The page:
• The majority of SMEs find it problematic to raise bank financing to finance growth and investments and therefore need to a larger extent rely on their self-generated cash flow or their owners for equity injections
  • We find that the scarcity of capital for SMEs might hamper growth for many companies but also suggest alternative solutions to obtain necessary capital to support growth
    • Today there are available solutions for SMEs to become more self-financing, where various solutions for receivables financing offer fast, easy and accessible possibilities. These furnish SMEs with the opportunity to unlock cash in accounts receivables, by receiving cash for issued invoices and to use this cash for growth and investments
    • For SMEs with an exporting feature to their business, there is also the ability to raise the necessary capital with the support of a credit guarantee from a domestic state owned Export Credit Agency (ECA). The risk coverage attained with the credit guarantee enables banks to provide companies with the possibility for invoice discounting and / or to set-up an overdraft facility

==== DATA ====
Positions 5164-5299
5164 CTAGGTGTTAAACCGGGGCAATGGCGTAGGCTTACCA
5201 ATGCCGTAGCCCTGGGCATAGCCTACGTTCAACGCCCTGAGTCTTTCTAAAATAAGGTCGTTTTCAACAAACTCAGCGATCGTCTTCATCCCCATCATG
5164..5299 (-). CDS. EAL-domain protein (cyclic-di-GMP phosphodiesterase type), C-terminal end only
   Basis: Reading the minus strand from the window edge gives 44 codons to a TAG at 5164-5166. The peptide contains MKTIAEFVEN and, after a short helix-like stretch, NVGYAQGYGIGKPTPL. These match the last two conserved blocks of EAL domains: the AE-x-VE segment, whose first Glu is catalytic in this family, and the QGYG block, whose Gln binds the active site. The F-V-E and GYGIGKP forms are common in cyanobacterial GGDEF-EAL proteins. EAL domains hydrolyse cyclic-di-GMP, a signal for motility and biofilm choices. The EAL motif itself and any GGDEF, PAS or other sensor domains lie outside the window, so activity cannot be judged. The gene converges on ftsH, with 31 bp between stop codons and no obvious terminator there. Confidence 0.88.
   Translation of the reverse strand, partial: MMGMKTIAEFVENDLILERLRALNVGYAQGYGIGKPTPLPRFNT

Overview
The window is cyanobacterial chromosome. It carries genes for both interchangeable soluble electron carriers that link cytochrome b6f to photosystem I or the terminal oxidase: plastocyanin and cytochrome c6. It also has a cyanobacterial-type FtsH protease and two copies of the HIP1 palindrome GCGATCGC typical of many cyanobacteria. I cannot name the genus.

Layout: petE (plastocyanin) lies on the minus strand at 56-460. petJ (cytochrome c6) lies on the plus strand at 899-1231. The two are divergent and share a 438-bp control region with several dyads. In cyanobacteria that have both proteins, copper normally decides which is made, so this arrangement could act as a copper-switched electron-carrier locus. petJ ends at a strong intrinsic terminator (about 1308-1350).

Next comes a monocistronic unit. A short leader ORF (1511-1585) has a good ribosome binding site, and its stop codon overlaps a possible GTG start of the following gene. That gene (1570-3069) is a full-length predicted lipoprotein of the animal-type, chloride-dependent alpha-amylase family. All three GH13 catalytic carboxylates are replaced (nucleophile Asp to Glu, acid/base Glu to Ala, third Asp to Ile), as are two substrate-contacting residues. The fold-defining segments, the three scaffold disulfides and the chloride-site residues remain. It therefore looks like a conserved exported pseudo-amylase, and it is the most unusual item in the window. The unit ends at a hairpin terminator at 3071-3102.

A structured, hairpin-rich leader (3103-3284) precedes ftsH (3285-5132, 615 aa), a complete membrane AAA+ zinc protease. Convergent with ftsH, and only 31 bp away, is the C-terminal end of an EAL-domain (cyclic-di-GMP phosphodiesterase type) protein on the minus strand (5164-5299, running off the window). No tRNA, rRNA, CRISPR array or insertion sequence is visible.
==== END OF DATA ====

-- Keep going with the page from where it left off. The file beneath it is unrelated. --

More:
Small & Medium sized Enterprises (SMEs) have a lower return and less efficient use of working capital

When the sample of more than 9,500 publicly traded companies is grouped according to size of sales, the picture displayed is very similar to the one where market caps were used as the categorisation – smaller companies, whether categorised after sales size or market cap, have a lower return and as the graph on the right displays, the return increases with size.